This story provides us with one potential future of AI: what if the police were robots? However, we don’t have to look to the far future for the implications of AI being used in law enforcement. While robot-police might not be on the horizon, one of the most pressing issues in technology ethics right now is law enforcement uses of technology like facial recognition, crime forecasting and recidivism prediction. Unfortunately, there are significant known biases underlying many of these technologies. Like Maturana, they are imperfect—but those imperfections are often not acknowledged. We have to be extremely careful about any uses of AI in high-stakes contexts like policing and medicine, because bias as an imperfection means that mistakes will systematically and disproportionately impact marginalized groups.

…one of the most interesting lessons of this story is that the same thing that humanises Maturana also highlights his imperfections: ‘Sometimes he struggled to understand that one thing could mean another.’

4. One of the most beautiful parts of this story, we think, is the way language is described as being something Maturana, the robot poet, couldn’t quite get his head around. It humanises him. What are your thoughts around the ethics of making a robot more approachable so that they become more acceptable to humans?

 

There is an entire field of research called human-robot interaction that considers just these kinds of questions. Interestingly, we know from studies of the ‘uncanny valley’ that robots that look too human can actually evoke a negative emotional response. With this in mind, humans might actually be more comfortable around robots that are clearly robots. Though I also think that one of the most interesting lessons of this story is that the same thing that humanises Maturana also highlights his imperfections: ‘Sometimes he struggled to understand that one thing could mean another.’ The example above of AI bias in policing highlights the importance of knowing that a ‘robot’ (in this case, AI via algorithms) can also be flawed, particularly when it comes to their difficulty in dealing with context—and high-stakes decisions are another time when it is important to know that robots make mistakes, too.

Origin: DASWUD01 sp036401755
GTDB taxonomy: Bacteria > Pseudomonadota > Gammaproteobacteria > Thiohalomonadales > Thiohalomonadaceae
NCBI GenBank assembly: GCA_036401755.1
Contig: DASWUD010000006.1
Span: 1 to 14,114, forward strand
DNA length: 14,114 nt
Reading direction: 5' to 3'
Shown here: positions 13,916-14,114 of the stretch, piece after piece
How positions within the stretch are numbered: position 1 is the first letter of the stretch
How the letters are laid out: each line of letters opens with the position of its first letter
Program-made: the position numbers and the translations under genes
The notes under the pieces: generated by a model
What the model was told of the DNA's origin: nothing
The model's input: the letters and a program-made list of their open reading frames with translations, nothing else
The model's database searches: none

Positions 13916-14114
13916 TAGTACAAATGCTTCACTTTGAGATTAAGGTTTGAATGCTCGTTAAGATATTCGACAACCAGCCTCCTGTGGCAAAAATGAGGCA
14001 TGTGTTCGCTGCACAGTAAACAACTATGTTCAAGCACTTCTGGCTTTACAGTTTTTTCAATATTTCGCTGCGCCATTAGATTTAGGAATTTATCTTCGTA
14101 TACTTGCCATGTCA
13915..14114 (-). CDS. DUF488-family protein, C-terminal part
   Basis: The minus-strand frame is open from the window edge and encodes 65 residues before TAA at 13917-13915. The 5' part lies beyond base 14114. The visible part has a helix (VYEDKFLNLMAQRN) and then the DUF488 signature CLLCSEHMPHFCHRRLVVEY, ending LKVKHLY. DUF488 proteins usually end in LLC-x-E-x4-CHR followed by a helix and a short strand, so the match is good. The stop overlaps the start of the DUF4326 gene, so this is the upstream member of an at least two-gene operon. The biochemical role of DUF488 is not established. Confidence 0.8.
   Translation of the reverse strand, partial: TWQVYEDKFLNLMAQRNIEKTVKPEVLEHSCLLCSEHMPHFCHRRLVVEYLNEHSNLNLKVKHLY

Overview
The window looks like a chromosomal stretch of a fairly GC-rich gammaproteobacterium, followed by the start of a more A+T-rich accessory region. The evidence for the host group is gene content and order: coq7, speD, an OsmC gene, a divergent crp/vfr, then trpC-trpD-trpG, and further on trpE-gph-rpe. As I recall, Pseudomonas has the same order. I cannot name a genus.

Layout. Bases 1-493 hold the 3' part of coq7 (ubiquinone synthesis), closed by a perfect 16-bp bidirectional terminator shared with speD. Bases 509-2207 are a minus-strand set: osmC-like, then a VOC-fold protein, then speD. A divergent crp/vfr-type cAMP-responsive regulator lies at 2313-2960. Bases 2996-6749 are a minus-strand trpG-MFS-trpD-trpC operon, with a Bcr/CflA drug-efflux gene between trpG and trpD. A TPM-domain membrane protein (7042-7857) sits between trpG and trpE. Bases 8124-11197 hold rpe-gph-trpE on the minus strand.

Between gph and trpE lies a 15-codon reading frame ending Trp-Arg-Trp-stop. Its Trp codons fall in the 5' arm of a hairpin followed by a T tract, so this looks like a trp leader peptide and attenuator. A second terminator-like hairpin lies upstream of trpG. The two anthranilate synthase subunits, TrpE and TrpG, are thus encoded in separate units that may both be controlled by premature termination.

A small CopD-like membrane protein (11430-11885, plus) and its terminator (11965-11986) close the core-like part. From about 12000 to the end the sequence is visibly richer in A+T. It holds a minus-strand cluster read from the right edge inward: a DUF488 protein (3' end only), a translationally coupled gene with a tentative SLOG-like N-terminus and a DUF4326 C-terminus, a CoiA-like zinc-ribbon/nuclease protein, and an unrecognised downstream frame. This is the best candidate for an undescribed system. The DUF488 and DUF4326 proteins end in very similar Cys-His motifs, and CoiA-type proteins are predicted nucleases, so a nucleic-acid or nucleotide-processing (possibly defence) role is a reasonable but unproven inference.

Reading stories like this one will give us all ideas about the possibilities of the future – and we can think about where we want it to go, whether we’re the ones building the robots or the ones living with them.

5. What steps do you think we need to take over the next 10 years to be in a position where the existence of automatons, as Paz Soldán explores in the story, is possible? Would you want it to be possible?!

 

Like most technologies, robots have the potential to be both incredibly helpful and incredibly harmful to society. I think the right question here isn’t whether they should exist at all, but how they should be designed and how they should be used. Reading stories like this one will give us all ideas about the possibilities of the future – and we can think about where we want it to go, whether we’re the ones building the robots or the ones living with them.

Casey Fiesler is an assistant professor in Information Science (and Computer Science by courtesy) at University of Colorado Boulder. She researches and teaches in the areas of technology ethics, internet law and policy, and online communities. Her work on research ethics for data science, ethics education in computing, and broadening participation in computing is supported by the National Science Foundation, and she is a recipient of the NSF CAREER Award. Also a public scholar, she is a frequent commentator and speaker on topics of technology ethics and policy, as well as women in STEM (including consulting with Mattel on their computing-related Barbies). Her research has been covered everywhere from The New York Times to Teen Vogue, but she’s most proud of her TikToks. She holds a PhD in Human-Centered Computing from Georgia Tech and a JD from Vanderbilt Law School.